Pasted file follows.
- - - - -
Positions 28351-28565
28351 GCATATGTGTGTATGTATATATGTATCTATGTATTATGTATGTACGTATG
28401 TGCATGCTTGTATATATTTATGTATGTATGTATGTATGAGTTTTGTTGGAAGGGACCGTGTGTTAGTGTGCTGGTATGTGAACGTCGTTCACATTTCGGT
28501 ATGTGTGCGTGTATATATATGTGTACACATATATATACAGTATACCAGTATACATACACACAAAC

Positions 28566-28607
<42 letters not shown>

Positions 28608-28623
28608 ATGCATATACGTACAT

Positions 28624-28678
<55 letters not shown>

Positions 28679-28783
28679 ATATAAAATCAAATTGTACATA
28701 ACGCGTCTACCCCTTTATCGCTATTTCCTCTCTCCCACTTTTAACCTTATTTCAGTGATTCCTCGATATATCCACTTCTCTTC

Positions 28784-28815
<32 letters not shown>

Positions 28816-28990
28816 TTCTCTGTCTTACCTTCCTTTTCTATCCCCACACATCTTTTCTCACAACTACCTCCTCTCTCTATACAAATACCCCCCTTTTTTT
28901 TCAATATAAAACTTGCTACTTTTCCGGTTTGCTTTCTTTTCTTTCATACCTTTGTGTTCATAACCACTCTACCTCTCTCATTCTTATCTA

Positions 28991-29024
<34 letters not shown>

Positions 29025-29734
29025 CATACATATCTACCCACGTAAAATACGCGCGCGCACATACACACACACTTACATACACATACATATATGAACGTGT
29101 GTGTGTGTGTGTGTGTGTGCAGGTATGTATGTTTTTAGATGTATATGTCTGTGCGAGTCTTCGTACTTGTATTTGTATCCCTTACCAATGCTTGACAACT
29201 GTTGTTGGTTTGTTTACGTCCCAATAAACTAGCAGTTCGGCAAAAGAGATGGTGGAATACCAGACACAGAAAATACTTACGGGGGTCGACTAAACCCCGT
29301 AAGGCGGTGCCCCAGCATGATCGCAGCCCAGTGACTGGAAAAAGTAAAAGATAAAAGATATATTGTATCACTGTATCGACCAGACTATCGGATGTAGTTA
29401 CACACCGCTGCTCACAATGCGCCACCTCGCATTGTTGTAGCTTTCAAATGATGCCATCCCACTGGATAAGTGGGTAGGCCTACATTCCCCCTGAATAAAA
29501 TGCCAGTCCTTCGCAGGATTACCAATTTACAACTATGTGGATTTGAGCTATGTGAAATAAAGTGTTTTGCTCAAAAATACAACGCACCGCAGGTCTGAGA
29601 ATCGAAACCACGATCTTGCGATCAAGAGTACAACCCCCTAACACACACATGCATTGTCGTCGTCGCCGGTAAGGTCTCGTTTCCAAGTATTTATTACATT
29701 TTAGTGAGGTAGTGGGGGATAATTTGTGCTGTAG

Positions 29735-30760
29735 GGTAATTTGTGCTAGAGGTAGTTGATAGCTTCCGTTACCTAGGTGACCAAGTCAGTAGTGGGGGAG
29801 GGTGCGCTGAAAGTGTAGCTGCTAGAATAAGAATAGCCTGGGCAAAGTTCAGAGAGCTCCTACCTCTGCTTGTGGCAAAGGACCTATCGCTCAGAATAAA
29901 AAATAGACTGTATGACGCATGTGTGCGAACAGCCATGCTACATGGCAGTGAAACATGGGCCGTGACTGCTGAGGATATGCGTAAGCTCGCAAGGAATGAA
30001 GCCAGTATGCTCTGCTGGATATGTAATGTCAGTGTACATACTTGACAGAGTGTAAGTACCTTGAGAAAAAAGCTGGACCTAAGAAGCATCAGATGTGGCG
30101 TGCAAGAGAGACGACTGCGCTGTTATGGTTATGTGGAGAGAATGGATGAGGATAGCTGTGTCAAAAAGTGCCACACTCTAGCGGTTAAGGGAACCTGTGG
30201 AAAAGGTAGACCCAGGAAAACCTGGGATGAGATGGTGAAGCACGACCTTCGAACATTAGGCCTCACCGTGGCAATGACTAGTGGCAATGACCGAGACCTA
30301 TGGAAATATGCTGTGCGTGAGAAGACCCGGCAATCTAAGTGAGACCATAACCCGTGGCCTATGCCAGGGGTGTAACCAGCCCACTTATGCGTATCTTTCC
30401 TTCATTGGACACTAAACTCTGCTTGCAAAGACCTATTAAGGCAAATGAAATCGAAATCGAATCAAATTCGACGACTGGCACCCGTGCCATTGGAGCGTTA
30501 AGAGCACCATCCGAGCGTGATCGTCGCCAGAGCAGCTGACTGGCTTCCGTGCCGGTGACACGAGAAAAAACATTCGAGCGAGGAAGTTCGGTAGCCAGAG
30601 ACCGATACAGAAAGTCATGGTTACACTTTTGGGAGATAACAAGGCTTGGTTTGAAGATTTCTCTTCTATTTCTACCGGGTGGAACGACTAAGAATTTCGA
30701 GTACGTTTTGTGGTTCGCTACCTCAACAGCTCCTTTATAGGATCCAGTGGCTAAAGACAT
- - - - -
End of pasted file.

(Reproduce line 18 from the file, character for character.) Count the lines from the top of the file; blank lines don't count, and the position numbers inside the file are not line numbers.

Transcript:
28901 TCAATATAAAACTTGCTACTTTTCCGGTTTGCTTTCTTTTCTTTCATACCTTTGTGTTCATAACCACTCTACCTCTCTCATTCTTATCTA